By Gayla Parker, BCM/D WMU Executive Director, BCM/D Missionary for Missions Education and Customization, Missions Innovation Specialist (SBC WMU)
Last fall I was part of an event in Kissimmee, Fla. Nothing was going as planned. The Power Point presentation worked on the trial runs prior to general sessions, but refused to work during general sessions.
Conference leaders were delayed at airports; others were sick; lunch was delivered late, well…you get the idea.
In the midst of it all, I was to be the last keynote speaker on Saturday morning. By Friday afternoon, I was not even sure I would be alive by Saturday morning.
The stress was building and I knew it was critical to find some time alone with God. Instead of going to dinner with the crowd, I chose to stay behind and look for a quiet place to pray. I found my quiet place outside in a grassy area behind a Piggly Wiggly grocery store. It was there I sat on the grass and poured my heart out to God. My plea was, “God please remove the distractions and stresses from my thoughts.” It was about then I caught a glimpse of something moving in the water that had collected in a ditch. “Was that an alligator?”
Almost stopping in mid-sentence, the conversation with God ended. There just a few feet away was an alligator. He turned his head and looked right into my eyes. My mind was racing. “Do you stare back at an alligator? Do you look away? Do you run? Do you sit still? Do you yell for help?” I had no idea what to do should the alligator decide to do more than stare at me. All I knew for sure was that he had very sharp teeth that had potential to remove my shoeless feet from my body.
We stared at each other for several seconds (seemed liked several hours). Without taking his eyes off me he turned his body and started moving in closer. He stopped continuing to stare. Then he moved yet a little closer. He stopped again still staring into my eyes. And then for no reason he turned and went on his way. All I could do was laugh out loud and thank God for sending an alligator my direction.
You see God had just removed all the distractions and stresses from my thoughts! An alligator was not what I had in mind when I asked God to refocus my thoughts. As a matter of fact an alligator was nowhere in my thoughts. I was thinking in lines of God sending a passage of scripture to mind, or the memory of His presence, but no, God sent the alligator. And I might add that it was quite effective.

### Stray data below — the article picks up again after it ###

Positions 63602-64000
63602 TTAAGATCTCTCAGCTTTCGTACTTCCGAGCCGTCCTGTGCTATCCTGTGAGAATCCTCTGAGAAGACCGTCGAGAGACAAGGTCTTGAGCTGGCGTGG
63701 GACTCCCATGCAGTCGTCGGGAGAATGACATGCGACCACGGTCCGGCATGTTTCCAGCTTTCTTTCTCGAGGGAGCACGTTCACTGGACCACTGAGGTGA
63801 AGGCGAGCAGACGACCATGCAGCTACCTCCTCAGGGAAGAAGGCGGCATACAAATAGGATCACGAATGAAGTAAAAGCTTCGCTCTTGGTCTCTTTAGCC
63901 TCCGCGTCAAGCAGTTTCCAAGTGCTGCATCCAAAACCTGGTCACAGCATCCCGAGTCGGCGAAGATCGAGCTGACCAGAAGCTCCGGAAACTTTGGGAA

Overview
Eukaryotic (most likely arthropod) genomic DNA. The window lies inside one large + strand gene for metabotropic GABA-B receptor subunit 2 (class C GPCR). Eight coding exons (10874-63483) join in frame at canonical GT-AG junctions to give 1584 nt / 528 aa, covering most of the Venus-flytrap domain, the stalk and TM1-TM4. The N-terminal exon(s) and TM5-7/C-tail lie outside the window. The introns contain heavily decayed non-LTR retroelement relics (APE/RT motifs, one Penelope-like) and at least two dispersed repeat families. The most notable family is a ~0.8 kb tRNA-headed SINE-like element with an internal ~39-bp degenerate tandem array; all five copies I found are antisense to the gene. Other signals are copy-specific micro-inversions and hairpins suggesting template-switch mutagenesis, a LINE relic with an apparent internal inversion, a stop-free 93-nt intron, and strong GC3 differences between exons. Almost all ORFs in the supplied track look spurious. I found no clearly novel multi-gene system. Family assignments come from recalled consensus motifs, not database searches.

Before that prayer time began, I was totally stressed and physically and mentally exhausted. My heart and mind were not where they needed to be when I stood as a speaker in less than 24 hours. One glimpse of an alligator changed everything. It was immediate. It was complete. When the alligator left, my mind never went back to the stresses of the event. All I could think about was the alligator. God had already answered my prayer. And I praised Him with a very joyful heart.
How do I know the alligator was from God? When I returned to the church, I mentioned my alligator sighting to the pastor. He said, “Gayla, I have been at this church for 24 years and I have never seen an alligator this far inland. Are you sure it was an alligator?” Oh yes, I was sure. I had just spent several minutes eye to eye with my very special alligator friend.
It has been some months since that trip to Kissimmee and there have been other stressful moments. Whenever they come, I think about the alligator and how God answered my prayer in a way that I could never have dreamed or imagined.
Eph. 3:20 says, “Now to him who is able to do immeasurably more than all we ask or imagine….” Gideon experienced it when he went to war with a few hundred men. Joseph experienced it when being sold into slavery led him to a place of leadership. And I experienced it when God sent an alligator instead of a Bible verse.
The year 2010 is well underway. My goals and plans are in place. But should the year turn out to look differently than I planned, I will praise God for His work that always exceeds mine. And I will remember the alligator.
For more information about mission education, contact Gayla Parker at email@example.com.